In the TIMN model, the first major form to define the organization of society and its political structure is what we call the tribe. A tribe is a relatively small group of distinct people, dependent on their land for their livelihood and who are to a large extent self-sufficient.11 In anthropology, a tribe is a form of human sociopolitical organization based on a set of smaller groups, known as bands. A band is usually a very small, group that is connected by family ties and is politically independent. Bands are oftentimes nomadic, moving from place to place, usually, in search of food. Such bands are most often made up of hunter-gatherers. Due to their small size and their tendency to move around, bands usually have little to no formal leadership and exhibit a very low level of formal sociopolitical structure. Important collective decisions such as when to move and when to stay are usually based on group consensus rather than one governing official. As a cause bands are usually referred to as being egalitarian societies, societies in which all persons of the same age and gender are seen as equals; though inequalities between different genders and age groups are often present.12

Tribes have temporary or permanent political integration and are defined by traditions of common descent, language, culture, and ideology.12 Such social organization emerged in the Neolithic era some 5000 years ago. In such a context, members of a tribe typically share a territory, working collectively in such joint activities as trade, agriculture, house construction, warfare, and ceremonial activities; and they composed of a number of smaller local communities such as bands or villages. In keeping with the primacy of kinship and the codes of conduct that stem from it, the classic tribe is egalitarian—its members share communally. It is segmentary—every part looks like every other part, and there is little or no specialization and classic tribes do not have strong, central leaders. As a social organisation, its key principle is kinship, it renders a sense of social identity and belonging, thereby strengthening a people’s ability to band together and survive. The maturation of this form defines a society’s basic culture, including its ethnic, linguistic, and civic traditions. Indeed, we can recognize that the tribal institution has remained a basis of cultural traits well into the modern period; it can also be seen as the basis of nationalism.13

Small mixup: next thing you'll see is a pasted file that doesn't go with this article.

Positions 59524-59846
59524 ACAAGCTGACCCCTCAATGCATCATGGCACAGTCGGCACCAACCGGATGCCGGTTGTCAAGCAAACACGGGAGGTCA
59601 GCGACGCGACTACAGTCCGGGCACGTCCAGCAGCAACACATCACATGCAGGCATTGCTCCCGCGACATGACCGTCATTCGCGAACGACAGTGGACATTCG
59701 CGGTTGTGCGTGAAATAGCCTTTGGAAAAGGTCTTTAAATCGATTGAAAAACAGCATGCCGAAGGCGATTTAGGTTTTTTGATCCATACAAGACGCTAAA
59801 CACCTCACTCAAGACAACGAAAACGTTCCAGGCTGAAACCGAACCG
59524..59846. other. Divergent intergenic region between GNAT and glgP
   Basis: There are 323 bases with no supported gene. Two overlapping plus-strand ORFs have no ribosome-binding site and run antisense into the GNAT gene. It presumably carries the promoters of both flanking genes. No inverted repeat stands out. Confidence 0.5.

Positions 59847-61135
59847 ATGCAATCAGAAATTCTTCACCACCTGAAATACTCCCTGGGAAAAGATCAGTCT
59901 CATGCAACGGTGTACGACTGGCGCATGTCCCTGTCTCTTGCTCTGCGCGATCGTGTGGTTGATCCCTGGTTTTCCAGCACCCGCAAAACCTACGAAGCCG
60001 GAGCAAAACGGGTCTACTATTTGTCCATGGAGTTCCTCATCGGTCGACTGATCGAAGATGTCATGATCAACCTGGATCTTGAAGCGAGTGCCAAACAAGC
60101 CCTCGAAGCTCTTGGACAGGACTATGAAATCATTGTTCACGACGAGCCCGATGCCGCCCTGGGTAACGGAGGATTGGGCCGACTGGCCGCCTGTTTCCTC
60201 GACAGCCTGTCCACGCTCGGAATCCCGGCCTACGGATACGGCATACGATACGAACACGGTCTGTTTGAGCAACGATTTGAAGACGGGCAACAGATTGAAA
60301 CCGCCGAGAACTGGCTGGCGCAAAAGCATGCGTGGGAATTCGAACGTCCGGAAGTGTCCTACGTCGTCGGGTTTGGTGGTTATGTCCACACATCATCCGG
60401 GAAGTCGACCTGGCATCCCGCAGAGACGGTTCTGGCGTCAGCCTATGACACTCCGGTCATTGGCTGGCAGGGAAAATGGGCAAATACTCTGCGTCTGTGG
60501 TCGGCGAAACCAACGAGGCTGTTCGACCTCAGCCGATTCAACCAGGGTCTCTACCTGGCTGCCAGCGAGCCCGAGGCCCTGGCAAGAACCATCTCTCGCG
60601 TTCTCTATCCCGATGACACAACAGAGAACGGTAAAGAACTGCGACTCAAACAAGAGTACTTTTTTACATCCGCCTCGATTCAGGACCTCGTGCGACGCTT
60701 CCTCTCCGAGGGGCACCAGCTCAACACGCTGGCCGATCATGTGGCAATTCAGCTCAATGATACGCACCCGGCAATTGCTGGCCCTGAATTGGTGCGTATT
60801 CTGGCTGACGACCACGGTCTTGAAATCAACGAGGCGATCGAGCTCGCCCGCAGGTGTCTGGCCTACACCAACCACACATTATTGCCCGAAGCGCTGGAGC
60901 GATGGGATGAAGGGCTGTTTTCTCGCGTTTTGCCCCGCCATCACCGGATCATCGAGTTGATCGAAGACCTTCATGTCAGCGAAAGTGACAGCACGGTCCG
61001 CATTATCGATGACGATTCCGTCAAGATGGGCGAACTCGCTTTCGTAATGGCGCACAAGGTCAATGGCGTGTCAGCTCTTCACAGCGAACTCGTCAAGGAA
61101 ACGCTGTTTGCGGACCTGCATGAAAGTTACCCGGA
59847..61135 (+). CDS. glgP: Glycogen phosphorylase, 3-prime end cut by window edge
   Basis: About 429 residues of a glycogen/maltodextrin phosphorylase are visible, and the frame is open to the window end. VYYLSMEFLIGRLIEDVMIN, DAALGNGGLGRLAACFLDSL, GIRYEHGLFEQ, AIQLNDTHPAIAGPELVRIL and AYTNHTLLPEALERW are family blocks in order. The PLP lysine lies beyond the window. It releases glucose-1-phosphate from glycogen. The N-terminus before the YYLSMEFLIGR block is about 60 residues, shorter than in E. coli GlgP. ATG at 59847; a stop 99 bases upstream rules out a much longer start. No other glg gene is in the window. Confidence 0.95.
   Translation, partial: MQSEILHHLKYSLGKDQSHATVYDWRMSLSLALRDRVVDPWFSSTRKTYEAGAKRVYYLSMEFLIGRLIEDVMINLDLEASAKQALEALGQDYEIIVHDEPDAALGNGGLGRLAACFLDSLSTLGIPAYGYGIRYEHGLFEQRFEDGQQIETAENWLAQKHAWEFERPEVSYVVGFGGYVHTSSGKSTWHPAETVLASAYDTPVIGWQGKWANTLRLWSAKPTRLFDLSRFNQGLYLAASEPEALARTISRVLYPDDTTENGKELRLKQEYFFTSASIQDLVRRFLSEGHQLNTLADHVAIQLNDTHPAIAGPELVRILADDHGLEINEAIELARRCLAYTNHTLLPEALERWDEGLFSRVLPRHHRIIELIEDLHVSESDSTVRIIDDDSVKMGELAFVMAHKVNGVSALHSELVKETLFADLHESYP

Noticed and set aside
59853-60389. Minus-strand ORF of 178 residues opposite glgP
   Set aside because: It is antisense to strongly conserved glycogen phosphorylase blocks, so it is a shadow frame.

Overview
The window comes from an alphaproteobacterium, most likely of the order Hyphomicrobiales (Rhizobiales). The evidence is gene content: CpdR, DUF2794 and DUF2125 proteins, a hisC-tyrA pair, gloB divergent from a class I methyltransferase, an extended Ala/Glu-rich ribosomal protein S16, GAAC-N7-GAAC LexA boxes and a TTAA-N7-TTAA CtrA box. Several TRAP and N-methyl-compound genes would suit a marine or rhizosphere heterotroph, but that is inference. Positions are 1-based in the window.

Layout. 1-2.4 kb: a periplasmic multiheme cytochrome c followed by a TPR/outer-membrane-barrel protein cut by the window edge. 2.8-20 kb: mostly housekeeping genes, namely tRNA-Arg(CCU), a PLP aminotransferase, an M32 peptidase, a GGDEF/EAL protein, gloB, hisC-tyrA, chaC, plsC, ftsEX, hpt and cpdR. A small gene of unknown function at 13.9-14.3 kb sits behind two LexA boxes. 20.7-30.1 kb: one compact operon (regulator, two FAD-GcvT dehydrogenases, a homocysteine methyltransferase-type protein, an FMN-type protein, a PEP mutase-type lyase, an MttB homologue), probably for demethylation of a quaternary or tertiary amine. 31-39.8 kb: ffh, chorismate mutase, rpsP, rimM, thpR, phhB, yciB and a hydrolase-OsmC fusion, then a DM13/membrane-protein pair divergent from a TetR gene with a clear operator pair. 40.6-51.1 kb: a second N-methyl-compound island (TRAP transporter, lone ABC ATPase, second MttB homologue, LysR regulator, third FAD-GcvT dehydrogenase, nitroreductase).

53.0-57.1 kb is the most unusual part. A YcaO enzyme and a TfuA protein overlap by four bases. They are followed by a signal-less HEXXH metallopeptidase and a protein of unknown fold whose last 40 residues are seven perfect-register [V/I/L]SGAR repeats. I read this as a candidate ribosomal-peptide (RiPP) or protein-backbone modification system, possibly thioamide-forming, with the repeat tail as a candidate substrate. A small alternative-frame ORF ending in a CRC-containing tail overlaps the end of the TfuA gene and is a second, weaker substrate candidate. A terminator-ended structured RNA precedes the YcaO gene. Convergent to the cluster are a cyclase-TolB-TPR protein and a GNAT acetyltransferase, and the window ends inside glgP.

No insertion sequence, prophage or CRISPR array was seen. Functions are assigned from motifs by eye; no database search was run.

Tribes should not just be seen as a thing of the past, the are pervasive within virtually all forms of sociopolitical systems. People in many parts of the world remain often identify firstly with their local group, and only partially with larger systems of organization. Some dictatorships that seem to rest on a strong state are really grounded on a particular predominant clan, such as in Iraq or in Afghanistan, where we can see currently that the centralized government is struggling to implement a national system in the face of enduring tribal loyalties and institutions. In many developed economies urban gangs like those of El Salvador or the Los Angeles area represent in part a recurrence to clannish, combative brotherhoods by youths who lack strong nuclear family ties and do not see a future for themselves in the state, market, or in the other more complex sociopolitical structures around them. The level of social complexity to tribal organization limits its development. It is vulnerable to clan feuds and resource scarcities. The tribal form is particularly limited and inefficient for dealing with problems of rule and administration, as in attempting to run a large agricultural activity or govern a conquered tribe.13